Monday, 10 October 2011

Charity Hilarity

In this un-saving-life job that we do, it's always heart-warming when you can actually do something which might save a life or two. Yep, you can take comfort from the fact that your performance might just entertain someone for a few minutes and let them forget about all the other life-saving duties they have to attend to in the other thousand or so minutes in their day but they will go back to their normal lives and your little stint as a mouse will just become a footnote in their biography. Although we can give people a little respite in their daily lives (unless your performance/show is so dire that you just make them grateful that they're not you) ultimately the world goes on and the way in which you portrayed a gay man will never alter someone's course. Having said that, my 3 month stint of playing a gay man was so awful that I'm sure it made some people reassess their sexuality.

Yesterday I went down to the Block the Bridge, Block the Bill protests on Westminter Bridge to try and stop the NHS reforms. If you don't know much about it then I urge you to read this article which explains things better than I ever could. I'm not a huge protester (they often happen at the weekend and therefore usually clash with a hot date I've got lined up with my duvet, kettle and a family bag of crisps) but the NHS means a lot to me as my mum has been employed by them for most of my life and also the boyfriend was performing at the protest. A gorgeous handful of comedians and musicians performed to do what they could to try and stop these terrible changes happening to one of the most precious things that this country has (it's not quite as precious as my Elmo toy but y'know, it's close) and it was so encouraging to see a group of people take time out and use their skills to try and make a difference. It was a most excellent day with no violence and I really hope that it can help in some way to save this most precious commodity.

I've done a couple of things in my chequered acting past which I hope have made the slightest bit of difference but sadly the opportunities are few and far between and unfortunately the heart-warming glow that I should've come away with hasn't always been there. A few years ago I filmed a commercial for a particular UK wide charity run for cancer where I had to pretend to be one of the runners for their TV and print campaigns. This may have felt like a worthwhile job if we hadn't been filming during one of the real runs where thousands of people were doing the run for real. They were running for real and legitimate reasons while we were there pretending to be running for pretend loved ones. So instead of feeling like I was making a difference, I felt like a fraud as I posed on the start line looking ready to run for a good cause. I then waited for everyone to race off and then sauntered to the finish line to pretend that I'd actually achieved something. But of course, my cold, empty heart would be warmed up by the fact that this advert would encourage thousands of people to enter the race and raise money to help fight this disease. Or at least it would've done if the advert had ever aired. Best put some more anti-freeze on the ol' ticker.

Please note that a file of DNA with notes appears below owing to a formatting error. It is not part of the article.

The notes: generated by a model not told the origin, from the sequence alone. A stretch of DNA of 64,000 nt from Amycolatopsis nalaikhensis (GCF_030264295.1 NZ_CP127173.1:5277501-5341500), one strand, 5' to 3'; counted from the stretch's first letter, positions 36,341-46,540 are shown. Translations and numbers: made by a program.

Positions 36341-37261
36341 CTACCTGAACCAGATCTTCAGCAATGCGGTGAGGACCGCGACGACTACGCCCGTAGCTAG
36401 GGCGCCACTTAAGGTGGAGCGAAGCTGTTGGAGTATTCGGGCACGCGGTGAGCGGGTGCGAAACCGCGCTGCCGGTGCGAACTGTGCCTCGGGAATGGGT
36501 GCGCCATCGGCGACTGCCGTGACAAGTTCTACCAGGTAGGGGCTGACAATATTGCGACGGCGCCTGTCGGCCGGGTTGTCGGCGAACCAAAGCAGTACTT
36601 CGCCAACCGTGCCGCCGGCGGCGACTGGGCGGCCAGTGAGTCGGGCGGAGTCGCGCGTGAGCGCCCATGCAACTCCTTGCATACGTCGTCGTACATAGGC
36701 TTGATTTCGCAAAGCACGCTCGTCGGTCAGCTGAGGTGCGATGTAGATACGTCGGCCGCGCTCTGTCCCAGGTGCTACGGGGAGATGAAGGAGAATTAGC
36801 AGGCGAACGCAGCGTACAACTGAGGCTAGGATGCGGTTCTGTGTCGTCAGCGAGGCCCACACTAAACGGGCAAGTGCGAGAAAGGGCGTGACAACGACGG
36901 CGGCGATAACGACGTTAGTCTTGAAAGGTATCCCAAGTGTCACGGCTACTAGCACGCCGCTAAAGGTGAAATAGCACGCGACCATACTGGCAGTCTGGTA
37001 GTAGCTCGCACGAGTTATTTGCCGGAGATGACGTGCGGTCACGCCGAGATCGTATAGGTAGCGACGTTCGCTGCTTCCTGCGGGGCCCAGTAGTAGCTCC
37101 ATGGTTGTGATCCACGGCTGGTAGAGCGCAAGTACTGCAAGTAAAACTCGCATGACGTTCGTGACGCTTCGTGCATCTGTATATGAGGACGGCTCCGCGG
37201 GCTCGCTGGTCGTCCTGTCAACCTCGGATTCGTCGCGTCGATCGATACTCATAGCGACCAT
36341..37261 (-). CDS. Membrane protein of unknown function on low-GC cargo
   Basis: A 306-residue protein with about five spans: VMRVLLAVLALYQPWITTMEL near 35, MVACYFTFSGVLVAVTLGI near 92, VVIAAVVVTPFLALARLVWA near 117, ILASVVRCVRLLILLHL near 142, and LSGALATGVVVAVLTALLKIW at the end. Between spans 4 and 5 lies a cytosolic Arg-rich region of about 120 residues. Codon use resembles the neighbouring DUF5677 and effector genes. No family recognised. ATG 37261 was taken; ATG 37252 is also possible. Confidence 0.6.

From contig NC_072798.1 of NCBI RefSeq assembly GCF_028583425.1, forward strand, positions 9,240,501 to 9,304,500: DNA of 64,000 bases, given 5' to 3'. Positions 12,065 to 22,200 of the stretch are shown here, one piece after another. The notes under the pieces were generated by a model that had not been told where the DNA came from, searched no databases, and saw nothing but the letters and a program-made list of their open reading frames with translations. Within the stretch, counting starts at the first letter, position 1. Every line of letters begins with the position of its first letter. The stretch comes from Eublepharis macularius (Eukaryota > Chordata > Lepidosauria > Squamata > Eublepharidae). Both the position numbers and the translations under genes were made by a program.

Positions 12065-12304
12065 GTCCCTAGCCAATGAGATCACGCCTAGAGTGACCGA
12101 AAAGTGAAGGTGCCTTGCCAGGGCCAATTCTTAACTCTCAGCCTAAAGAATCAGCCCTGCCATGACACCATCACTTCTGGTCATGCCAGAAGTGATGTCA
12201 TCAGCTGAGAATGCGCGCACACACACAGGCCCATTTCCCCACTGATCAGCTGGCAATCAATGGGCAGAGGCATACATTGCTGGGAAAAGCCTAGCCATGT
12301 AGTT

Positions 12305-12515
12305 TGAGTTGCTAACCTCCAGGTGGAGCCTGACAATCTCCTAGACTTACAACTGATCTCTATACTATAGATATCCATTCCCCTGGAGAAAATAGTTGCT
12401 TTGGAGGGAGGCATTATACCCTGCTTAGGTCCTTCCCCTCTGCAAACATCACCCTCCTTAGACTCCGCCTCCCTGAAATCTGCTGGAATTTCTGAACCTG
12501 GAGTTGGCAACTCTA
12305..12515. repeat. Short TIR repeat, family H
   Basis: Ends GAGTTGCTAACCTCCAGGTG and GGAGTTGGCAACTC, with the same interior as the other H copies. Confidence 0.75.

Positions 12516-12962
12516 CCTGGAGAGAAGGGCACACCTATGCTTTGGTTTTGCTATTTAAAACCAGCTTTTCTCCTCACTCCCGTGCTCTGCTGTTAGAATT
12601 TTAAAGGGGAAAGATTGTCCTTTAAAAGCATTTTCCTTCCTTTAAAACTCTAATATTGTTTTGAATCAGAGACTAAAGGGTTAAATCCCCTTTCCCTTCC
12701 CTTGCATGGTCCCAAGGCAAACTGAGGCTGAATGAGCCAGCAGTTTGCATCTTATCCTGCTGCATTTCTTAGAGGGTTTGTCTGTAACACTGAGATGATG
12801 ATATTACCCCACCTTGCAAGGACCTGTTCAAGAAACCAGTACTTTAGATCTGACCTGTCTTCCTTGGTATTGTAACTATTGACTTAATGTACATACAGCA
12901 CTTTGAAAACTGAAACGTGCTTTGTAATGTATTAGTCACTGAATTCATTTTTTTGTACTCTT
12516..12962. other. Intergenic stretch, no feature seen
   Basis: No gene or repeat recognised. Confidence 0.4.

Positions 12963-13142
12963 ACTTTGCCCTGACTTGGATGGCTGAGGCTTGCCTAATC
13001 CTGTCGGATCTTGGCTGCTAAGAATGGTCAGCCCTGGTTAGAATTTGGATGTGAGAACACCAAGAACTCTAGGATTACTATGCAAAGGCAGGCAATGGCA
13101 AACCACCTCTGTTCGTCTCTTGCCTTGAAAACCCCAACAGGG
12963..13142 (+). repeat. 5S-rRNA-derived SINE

The other way in which an actor can at least attempt to make a difference is through TIE. This was the first job that I did on leaving drama school and was probably the best thing I could've done as if there's another job that can bring an actor back down to earth then I've yet to encounter it. Horribly early mornings, confusing drives to schools in the middle of nowhere and then soul-destroying performances to kids that really wish you weren't there. The play I was in was about the dangers of heroin and of all the TIE plays I've encountered, it was probably one of the best written. I played a 9 year old girl who was soon to turn 10 and she gets a grim look into her heroin-filled future. This play should've been an amazing opporunity to educate children about the horrors of drugs and even though it may have made a few of them think, I imagine most were quite indifferent to our slightly patronising ramblings. We went to schools that required us to walk through metal detectors and be body searched and we were told by teachers to keep our belongings on us at all times, even during performances. I'm fairly sure me skipping about in a flouncy white party dress as other actors took part in a 'rave' would just encourage these kids to turn to drugs. I was often heckled the second I walked on stage and although a handful of kids seemed genuinely interested, most shows went down like a lead-filled lead balloon which is tied up with lead string.

I think we were meant to take comfort from the fact that even if we saved just one child then our efforts were completely worthwhile. However, for each child saved, I'm fairly sure another actor was pushed to the brink and forced to seek solace from various vices. Oh well, I'm sure killing off a few actors is worth it if we're saving the adults of tomorrow. It frees up some of the acting work if nothing else and ultimately, isn't that what we're all striving for?

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